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Leo let down women with ministerial picks


Taoiseach Leo Varadkar. Photo: PA News

Taoiseach Leo Varadkar. Photo: PA News

Taoiseach Leo Varadkar. Photo: PA News

'What would men be without women?" Mark Twain was once asked. His answer was: "Scarce, sir, very scarce." Such lucid logic could not be applied to Leinster House, where there is no scarcity of men in the line-up of junior ministers announced by Taoiseach Leo Varadkar, but there is an obvious paucity of females.

His selection has understandably drawn fire given that Mr Varadkar has sought to champion equality. A gender-balanced Cabinet was the least that was expected.

This is not only bad form, it is bad politics. In voting terms, the Taoiseach hardly needs to be reminded that more than 50pc of the population is female, yet out of the initial 34 positions he had to fill, only seven were women.

What makes his decision more unfathomable is the fact that Fine Gael was the party that brought in gender quota legislation back in 2012. It was also the party that introduced the policy of having 30pc women on the ticket for all parties receiving State funding in the last election.

There are 35 women amongst the 158 TDs in the Dáil, just over 22pc. So, with seven of the 34 ministerial roles, 20.5pc of ministers are women. Encouraging women to enter politics has been a priority across the political divide, so Mr Varadkar had a responsibility to address the issue by increasing the number of women at the top table. Instead, he actually reduced their number.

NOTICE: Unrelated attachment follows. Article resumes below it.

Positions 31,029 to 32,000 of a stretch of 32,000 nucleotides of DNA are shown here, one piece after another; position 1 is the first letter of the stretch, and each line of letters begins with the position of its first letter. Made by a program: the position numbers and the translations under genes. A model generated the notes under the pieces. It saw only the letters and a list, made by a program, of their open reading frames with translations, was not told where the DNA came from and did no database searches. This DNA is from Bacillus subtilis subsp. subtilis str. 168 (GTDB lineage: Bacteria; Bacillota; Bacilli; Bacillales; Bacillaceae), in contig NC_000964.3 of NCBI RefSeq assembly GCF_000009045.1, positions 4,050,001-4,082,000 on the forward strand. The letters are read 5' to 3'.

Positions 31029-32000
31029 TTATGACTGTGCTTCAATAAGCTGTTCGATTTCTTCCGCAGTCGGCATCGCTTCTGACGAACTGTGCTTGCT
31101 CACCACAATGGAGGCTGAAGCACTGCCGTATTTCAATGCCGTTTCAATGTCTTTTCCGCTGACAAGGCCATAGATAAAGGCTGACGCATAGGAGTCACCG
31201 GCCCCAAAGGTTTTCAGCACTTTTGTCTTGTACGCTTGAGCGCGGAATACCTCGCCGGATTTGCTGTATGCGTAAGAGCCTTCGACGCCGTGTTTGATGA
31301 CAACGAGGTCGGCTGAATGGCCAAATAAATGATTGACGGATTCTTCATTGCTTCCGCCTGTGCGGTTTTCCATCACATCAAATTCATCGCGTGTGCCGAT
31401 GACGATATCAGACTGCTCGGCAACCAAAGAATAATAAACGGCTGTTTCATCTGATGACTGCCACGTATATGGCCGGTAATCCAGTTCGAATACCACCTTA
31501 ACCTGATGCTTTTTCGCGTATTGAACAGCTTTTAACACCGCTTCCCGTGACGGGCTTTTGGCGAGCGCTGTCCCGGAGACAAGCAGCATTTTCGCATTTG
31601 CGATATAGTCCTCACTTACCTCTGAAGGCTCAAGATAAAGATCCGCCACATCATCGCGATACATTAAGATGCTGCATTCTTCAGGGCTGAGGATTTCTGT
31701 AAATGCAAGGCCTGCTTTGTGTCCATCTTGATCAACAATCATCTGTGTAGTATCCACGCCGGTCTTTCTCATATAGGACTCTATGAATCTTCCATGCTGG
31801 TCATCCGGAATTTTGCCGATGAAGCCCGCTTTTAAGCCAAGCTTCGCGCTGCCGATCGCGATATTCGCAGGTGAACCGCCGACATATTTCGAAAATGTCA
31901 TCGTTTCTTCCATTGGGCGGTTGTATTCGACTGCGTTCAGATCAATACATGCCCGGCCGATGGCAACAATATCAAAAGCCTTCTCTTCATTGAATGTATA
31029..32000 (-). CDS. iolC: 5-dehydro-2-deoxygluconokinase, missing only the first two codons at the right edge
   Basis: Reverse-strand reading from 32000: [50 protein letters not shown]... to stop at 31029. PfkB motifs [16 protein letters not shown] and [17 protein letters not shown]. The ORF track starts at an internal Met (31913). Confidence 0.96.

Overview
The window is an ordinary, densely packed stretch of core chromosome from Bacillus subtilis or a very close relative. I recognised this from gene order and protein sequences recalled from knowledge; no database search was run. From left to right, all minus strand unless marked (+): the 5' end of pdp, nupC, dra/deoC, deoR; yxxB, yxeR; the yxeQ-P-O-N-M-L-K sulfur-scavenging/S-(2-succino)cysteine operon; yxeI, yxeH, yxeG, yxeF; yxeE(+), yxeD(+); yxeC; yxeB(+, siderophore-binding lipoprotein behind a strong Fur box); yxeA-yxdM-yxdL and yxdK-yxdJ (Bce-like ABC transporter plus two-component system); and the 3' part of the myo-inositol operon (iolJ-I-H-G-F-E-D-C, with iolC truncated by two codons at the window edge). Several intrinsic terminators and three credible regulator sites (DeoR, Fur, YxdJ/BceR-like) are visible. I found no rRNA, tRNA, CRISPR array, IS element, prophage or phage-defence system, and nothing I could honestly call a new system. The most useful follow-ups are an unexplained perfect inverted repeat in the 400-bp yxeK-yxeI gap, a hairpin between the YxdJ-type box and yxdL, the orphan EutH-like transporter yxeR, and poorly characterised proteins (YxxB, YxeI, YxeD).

The Taoiseach had backed himself into a corner by saying he would not consider any members from the class of 2016 in his choice. This was at best disingenuous - each prospective minister ought to be assessed on their merits and experience, not just on their time in the Dáil.

Mr Varadkar has a rare opportunity to inject energy and dynamism into a Dáil that is regarded as querulous and atrophied. His mission had to be to break the 'it's reigning men' perception that for too long has overshadowed Irish politics. If he is genuine about ushering in a true era of inclusiveness, embracing all our people, he must surely recognise that women have a significant role to play in delivering on that promise.

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